But The Age believes it is a gamble with the potential to yield great dividends for generations of students. Education Minister Bronwyn Pike last year said the program ''will bring some of our state's brightest graduates into the classroom where they will not only pass on their knowledge, but also act as role models for other students''. This is indeed the right measure of success, and the program deserves broad community support as it seeks to deliver on this promise.


In an ideal world, every regular teacher would be one of ''our state's brightest''. But teaching as a profession has been so undervalued in recent years that lifting the standards and the diversity of teaching graduates emerges as one of the biggest policy challenges. There is every reason to try something new, notwithstanding the usual resistance from teacher unions. These high-achieving recruits, who may have taken a pay cut on signing on, demonstrate an obvious passion and commitment to teaching. Many people can testify to the life-changing influence of an outstanding teacher. And education, we know, is a ticket out of poverty. Unleashing the state's brightest on the state's most disadvantaged schools, in Melbourne's north and west and in country Victoria, is an exciting prospect.


The $22 million program, funded mainly by the Federal Government, clearly will not solve the teacher shortage problem and nor has it been designed for this purpose. It should be seen as part of the wider effort to increase the teaching pool, reward teaching excellence and lift student performance, both in struggling schools and across the board. On this last point, the evidence from similar programs overseas is encouraging. We wish this year's recruits the best of luck.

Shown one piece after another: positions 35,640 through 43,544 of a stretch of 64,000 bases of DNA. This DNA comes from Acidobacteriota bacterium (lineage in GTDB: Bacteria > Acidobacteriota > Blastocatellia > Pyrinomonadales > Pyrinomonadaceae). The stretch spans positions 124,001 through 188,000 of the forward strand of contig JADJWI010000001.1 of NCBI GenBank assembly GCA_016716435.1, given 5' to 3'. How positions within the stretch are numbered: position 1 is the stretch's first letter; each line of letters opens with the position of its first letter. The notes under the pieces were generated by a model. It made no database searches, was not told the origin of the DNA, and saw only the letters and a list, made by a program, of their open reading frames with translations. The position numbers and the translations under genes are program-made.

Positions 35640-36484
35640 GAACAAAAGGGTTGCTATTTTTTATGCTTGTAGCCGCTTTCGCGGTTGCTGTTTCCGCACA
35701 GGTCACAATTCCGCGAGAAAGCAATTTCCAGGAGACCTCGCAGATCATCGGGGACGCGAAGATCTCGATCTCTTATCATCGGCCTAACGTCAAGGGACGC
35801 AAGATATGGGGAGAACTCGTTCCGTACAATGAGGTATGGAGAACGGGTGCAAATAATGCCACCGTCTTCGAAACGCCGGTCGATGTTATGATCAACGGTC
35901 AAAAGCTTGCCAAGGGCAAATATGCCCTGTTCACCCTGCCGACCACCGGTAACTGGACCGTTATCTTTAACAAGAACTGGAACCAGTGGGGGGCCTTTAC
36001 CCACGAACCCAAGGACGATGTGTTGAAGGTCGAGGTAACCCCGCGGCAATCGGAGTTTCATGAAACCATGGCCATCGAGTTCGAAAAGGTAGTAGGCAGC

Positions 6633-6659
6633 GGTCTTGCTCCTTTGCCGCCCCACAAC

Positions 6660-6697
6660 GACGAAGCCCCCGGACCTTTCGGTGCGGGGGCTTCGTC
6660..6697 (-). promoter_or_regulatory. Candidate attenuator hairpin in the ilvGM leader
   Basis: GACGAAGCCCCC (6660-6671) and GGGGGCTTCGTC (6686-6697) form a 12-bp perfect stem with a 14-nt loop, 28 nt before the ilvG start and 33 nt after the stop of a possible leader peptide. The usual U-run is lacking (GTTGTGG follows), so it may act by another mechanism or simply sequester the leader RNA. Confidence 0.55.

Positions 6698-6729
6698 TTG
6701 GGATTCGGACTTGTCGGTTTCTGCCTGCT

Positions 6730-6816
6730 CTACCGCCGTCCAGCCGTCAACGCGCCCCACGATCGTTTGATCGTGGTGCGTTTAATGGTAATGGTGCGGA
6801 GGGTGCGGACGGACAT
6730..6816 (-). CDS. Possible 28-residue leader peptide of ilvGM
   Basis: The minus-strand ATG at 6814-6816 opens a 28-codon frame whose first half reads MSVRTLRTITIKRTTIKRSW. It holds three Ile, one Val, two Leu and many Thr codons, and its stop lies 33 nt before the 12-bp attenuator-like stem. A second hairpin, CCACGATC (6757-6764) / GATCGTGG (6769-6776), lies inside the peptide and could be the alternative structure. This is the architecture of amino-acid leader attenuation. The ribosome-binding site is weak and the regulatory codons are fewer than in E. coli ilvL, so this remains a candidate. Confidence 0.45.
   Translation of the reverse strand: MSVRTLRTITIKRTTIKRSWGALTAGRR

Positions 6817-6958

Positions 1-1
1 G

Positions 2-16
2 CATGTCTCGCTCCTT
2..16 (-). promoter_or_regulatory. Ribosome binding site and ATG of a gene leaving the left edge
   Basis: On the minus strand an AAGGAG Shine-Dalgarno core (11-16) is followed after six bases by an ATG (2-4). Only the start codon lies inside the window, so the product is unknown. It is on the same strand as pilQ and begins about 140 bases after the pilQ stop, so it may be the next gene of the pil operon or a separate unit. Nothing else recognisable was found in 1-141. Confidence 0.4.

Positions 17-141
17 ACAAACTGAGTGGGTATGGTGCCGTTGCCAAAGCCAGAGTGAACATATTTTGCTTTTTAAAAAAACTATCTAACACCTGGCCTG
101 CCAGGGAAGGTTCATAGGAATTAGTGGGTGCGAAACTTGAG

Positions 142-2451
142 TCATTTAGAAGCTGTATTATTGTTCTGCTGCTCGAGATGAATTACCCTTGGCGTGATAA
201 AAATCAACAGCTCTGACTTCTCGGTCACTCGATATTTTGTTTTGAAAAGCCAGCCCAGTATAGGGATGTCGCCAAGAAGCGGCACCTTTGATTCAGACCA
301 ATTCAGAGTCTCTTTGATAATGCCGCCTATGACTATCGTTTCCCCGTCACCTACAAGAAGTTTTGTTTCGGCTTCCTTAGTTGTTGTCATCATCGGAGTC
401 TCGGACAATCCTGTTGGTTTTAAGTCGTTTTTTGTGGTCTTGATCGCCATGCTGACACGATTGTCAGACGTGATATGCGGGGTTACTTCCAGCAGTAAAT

Letters to the editor – responses

Vocational rewards

THE discussion regarding the success or otherwise of the Teach for Australia program seems largely off the point. The objective was to engage some of Australia's brightest graduates in teaching as a worthwhile vocation. In this it has clearly been successful. These people have wide options, and their engagement is now tangible.

The Institute of Physics in the UK has achieved similar successes in promoting, encouraging and supporting some of the best physics graduates (and indeed postgraduates, a rare breed in Australia's schools) to engage in teaching.